Actonel® is one of the FDA-approved medicines for treatment of osteoporosis. The brand Actonel is a product of Warner Chilcott and its generic name is risedronate. Actonel is in the class of medicines called bisphosphonates. It works by decreasing bone turnover. Therefore, the breakdown of bone is slowed down and results in an increase of bone mineral density.
Tablet Requires Special Dosing Instructions
Actonel is a tablet taken by mouth. It’s most commonly prescribed once a week or in a higher dosage once a month. Because Actonel is poorly absorbed if you eat or drink something at the same time, special instructions for taking the medicine need to be followed:
Actonel is taken first thing in the morning on an empty stomach with 6 to 8 ounces of plain water. You must wait one half an hour before taking any food, drinks, or other medicines. During this time you also must remain upright to help ensure the medicine reaches the stomach and causes no irritation to the esophagus.
After Breakfast Alternative – Atelvia
Another formulation of this medicine called Atelvia does not have the same fasting restrictions and is taken after breakfast once a week. Atelvia may be an option for you instead of Actonel if you find fasting difficult to follow.
Indications for Actonel
The indications for taking Actonel are that you are high risk for breaking a bone or taking steroid medicines that put you at higher risk for breaking a bone. Actonel is approved for use in both men and women.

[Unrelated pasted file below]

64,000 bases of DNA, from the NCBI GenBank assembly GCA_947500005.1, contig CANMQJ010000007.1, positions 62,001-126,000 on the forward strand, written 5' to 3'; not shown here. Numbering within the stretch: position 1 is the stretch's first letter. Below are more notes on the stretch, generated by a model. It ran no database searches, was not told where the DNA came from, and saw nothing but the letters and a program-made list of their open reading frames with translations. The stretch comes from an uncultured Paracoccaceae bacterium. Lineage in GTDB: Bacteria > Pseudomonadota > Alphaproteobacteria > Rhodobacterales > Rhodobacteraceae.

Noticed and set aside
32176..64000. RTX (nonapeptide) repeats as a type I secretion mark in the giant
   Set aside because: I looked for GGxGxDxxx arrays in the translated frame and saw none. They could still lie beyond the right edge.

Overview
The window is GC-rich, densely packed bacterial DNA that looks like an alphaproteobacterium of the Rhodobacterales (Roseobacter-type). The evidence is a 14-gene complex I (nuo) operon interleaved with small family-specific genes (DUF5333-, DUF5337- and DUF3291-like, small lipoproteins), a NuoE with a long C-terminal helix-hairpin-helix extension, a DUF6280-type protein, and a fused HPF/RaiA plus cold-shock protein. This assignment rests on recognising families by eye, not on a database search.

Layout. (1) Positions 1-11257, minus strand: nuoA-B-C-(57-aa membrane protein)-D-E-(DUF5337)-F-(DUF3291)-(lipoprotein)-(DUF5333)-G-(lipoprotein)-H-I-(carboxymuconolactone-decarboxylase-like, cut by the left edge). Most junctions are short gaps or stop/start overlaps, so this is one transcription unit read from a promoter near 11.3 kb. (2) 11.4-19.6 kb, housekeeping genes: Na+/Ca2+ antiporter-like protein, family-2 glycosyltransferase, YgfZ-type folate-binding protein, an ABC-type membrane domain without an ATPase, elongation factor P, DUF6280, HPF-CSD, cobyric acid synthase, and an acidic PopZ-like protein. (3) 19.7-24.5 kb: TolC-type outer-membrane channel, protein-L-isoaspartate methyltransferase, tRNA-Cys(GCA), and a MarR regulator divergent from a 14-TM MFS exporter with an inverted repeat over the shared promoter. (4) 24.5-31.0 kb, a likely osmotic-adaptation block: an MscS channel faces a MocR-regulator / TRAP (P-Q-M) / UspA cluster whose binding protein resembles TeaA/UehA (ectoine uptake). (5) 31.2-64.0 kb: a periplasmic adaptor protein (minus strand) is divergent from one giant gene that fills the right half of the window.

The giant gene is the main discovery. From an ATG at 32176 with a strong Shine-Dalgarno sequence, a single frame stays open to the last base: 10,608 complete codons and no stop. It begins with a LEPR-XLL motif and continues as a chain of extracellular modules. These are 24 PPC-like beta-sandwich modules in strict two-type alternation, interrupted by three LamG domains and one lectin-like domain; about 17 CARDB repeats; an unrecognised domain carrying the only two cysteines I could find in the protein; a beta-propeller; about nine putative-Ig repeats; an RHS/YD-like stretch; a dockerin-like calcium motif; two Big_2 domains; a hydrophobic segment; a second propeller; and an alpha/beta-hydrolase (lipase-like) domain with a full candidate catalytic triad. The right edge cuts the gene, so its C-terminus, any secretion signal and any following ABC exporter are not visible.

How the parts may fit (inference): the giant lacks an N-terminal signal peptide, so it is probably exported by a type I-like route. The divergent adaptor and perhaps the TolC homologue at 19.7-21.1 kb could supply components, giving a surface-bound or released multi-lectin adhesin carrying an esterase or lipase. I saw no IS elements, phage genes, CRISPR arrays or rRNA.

Lowers Risk of Fractures
The goal of taking this medicine is to decrease your risk of breaking a bone. The effectiveness in lowering the risk of fractures was found for both spine and non-spine fractures into large clinical trials (VERT-North America and VERT-Multinational). In a separate study focused on older individuals and hip fractures, an overall reduction of hip fractures of 30% was also observed.
As with any medicine, side effects are possible. The most common side effects are digestive system problems including nausea, heartburn, diarrhea, or constipation. The original marketing for Actonel suggested that the rates of these side effects were lower than that of Fosamax. However, an estimated 10% of individuals starting Actonel may experience digestive symptoms.
A “Medication Guide” that is included with the dispensing of Actonel and all the bisphosphonate-class medicines details 5 potential serious side effects:
1. Esophagus problems
2. Low calcium levels in your blood (hypocalcaemia)
3. Severe jaw bone problems (osteonecrosis of the jaw)
4. Bone, joint, or muscle pain
5. Unusual thigh bone fractures (atypical femur fractures)
Overall Actonel is well tolerated and these serious side effects occur infrequently. Discuss with your doctor or healthcare practitioner your individual risk and whether this medicine would be appropriate for you to use.